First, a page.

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The Lafayette Forensics Team won an historic victory Saturday, Nov. 3, defeating 10 other teams to win the St. Anselm College Jack Lynch Tournament in Manchester, N.H.

The win surpassed Lafayette’s previous best finish at a forensics tournament, established last month in a third-place showing among a 19-team field at the West Chester University Rose Bowl Tournament.

The team was led by Rachel Korpanty ’04 of Summerville, S.C., whose superior performances earned her first place in three individual events: after-dinner speaking, program oral interpretation, and prose reading. Korpanty also took third place in poetry reading and was named the second best “trithon” speaker, an award given to the top competitors who enter three or more events in at least two of four types: debate, full preparation, interpretation, and limited preparation.

Korpanty turned in a spectacular overall performance, said Scott Placke, individual events coach. “This was the first weekend that she took the prose out,” he explained. “She had not competed with the material before, and to take first place against people who probably were much more familiar with their material is a pretty big deal. It’s just an amazing feat for someone to break into four final rounds, period, let alone win first place in three categories.”

The top trithon competitor was Michael Lestingi ’04 of Tallmadge, Ohio, who won first place in impromptu speaking, made the semi-finals in Lincoln-Douglas debate, and finished sixth in prose reading. Lestingi, who intends to major in mechanical engineering, had the third-best score in the preliminary round of Lincoln-Douglas debate. He fared very well in a debate field that included the team that had last year’s individual national champion, said Placke. Many of the top debate schools in the country participated in the St. Anselm tournament.

Erik Heins ’05 of Center Moriches, N.Y., took second place in impromptu speaking and also competed in Lincoln-Douglas debate. Impromptu speaking traditionally is the biggest individual event category, according to Placke. With no separate divisions for novice and varsity competitors at the tournament, Heins bested a number of students with much more experience, considering he just started competing this fall.

“For him to be more than holding his own against varsity competitors is impressive,” said Placke. “He’s been working very hard and it’s great to see a person new to the team doing so well. It may seem strange, but practice is probably more important for impromptu speaking than for any other event. He’s placed in four of the five tournaments we’ve competed in this year, which is pretty amazing. I’m very happy with that.”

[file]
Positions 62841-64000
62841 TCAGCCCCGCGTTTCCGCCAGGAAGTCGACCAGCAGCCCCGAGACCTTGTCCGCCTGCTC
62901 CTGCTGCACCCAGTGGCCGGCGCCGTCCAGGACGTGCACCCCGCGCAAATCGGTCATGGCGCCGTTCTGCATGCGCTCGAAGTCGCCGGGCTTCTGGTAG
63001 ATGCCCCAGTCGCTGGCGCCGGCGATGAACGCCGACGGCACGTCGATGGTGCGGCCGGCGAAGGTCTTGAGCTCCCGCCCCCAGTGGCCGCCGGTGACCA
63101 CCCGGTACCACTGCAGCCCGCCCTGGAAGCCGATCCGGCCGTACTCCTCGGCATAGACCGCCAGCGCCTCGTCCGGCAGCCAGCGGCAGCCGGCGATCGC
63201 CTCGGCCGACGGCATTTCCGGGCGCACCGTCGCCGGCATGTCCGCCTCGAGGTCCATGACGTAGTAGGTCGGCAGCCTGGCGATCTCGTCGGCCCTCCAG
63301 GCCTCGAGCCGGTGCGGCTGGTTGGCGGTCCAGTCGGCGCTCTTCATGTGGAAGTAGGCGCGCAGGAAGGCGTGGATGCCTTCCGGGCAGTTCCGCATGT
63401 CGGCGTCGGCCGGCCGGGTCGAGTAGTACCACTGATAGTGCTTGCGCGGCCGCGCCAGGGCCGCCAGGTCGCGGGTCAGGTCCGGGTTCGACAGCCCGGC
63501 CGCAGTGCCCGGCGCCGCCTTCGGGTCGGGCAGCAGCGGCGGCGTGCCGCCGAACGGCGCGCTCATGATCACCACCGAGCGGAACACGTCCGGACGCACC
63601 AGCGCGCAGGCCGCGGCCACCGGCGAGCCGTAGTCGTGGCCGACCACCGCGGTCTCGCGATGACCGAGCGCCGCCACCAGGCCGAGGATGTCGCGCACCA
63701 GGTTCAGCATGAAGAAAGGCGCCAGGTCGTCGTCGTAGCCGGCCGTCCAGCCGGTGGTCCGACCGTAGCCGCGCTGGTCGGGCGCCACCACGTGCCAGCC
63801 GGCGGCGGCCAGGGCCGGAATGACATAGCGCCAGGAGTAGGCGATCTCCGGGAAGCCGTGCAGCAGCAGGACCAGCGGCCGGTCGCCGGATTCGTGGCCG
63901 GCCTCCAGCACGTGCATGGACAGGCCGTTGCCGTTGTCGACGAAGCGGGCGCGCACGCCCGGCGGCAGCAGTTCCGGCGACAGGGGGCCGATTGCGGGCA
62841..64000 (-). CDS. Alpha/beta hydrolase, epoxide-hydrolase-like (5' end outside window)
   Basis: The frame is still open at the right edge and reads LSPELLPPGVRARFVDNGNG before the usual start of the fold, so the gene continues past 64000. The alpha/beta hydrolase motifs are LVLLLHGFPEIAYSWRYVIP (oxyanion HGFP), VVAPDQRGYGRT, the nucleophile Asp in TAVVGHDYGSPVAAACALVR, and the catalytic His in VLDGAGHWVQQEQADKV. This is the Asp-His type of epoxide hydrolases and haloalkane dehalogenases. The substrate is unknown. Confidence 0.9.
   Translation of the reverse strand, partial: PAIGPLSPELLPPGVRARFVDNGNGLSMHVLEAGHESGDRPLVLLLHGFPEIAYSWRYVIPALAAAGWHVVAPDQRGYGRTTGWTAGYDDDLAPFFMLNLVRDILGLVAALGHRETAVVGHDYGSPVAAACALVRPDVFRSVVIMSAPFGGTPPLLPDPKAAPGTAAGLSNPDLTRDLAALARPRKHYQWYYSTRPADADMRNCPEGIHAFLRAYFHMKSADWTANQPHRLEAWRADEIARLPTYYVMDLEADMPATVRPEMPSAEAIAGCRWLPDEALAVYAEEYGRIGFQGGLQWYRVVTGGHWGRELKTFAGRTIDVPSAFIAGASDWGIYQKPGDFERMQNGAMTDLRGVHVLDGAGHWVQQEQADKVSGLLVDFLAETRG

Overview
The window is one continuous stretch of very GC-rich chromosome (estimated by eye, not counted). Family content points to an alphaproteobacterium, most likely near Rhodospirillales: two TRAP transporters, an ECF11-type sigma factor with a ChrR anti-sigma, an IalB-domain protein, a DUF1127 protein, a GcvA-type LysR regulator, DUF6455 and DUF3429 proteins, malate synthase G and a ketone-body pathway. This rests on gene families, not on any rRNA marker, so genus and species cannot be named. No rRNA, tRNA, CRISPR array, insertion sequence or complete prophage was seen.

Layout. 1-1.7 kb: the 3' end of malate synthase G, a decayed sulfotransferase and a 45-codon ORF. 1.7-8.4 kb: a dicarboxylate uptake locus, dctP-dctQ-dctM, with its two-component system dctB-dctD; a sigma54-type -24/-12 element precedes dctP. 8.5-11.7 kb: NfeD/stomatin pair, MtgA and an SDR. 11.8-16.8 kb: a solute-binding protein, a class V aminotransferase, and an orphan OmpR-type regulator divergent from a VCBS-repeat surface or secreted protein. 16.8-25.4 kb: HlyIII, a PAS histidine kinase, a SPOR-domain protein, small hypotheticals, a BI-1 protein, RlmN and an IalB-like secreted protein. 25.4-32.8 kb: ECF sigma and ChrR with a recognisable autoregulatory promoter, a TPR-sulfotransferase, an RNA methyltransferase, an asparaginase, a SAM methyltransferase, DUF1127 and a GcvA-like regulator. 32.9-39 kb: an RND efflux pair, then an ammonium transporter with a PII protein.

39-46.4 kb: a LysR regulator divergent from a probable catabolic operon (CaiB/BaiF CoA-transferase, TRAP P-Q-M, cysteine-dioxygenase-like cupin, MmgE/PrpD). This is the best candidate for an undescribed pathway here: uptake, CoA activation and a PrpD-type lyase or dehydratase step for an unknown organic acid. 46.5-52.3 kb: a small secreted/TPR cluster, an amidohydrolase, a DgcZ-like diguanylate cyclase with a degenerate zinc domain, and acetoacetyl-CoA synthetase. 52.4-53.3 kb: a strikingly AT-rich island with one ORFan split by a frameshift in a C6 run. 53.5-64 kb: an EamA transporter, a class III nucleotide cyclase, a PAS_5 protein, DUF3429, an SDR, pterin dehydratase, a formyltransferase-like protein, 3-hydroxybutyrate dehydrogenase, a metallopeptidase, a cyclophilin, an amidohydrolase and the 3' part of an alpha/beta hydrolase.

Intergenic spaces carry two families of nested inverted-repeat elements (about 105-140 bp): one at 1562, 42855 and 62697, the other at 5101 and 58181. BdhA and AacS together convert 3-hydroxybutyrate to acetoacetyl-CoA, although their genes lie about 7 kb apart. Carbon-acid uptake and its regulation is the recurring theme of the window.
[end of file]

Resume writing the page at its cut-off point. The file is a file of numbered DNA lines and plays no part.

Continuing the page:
A number of other team members contributed Saturday. Jennifer Rusak ’04, an intended neuroscience major from Ashley, Pa., won the persuasive speech event and also competed in Lincoln-Douglas debate. Devan Theiler ’04 of Bridgewater, N.J., took third place in persuasive speech. Amy Carson ’02, a psychology major from Pennington, N.J., won fourth place in prose reading and also competed in Lincoln-Douglas debate. Jeremy Bennett ’05, an intended neuroscience major from Riverside, Pa., made the field of 16 in Lincoln-Douglas debate, earning the top score in the preliminary rounds. David Gross ‘02, an English major from Willow Grove, Pa., competed in prose reading and Alexander Sarris ’04, a government and law major from Northford, Conn., participated in Lincoln-Douglas debate.

“The kind of success we are enjoying this year is a tribute to the school’s dedication to establishing a first-rate forensics program for an elite undergraduate college,” said Bruce Murphy, director of forensics and Fred Morgan Kirby Professor of Civil Rights. “To accomplish as much as we have in so short a time and to do so with such success is a credit to both our coaches and our student competitors. We’re still a very young squad.

“As we continue to develop through our experience on the national circuit, I greatly look forward to seeing what kind of future success we will enjoy. But more important than all of these awards, the experiences our competitors have at these tournaments will help them develop the kinds of communication skills that will serve them well after graduation,” Murphy said.

“I’m still a little bit stunned,” added Placke. “There were some schools that did very well on the debate side or individual events side. We were the only team that excelled in both.”

Placke and Jon Honiball, Lincoln-Douglas debate coach, accompanied the team along with two additional judges hired by Lafayette.

Next weekend, the Forensics Team will compete in the Bloomsburg University Mad Hatter Tournament.

Previous 2001-02 Reports:

Jennifer Rusak ’04 and Michael Lestingi ’04 Pace Forensics Team at Shepherd College Tournament

Tournaments at West Chester University, Bloomsburg University, and Towson University

Categorized in: Academic News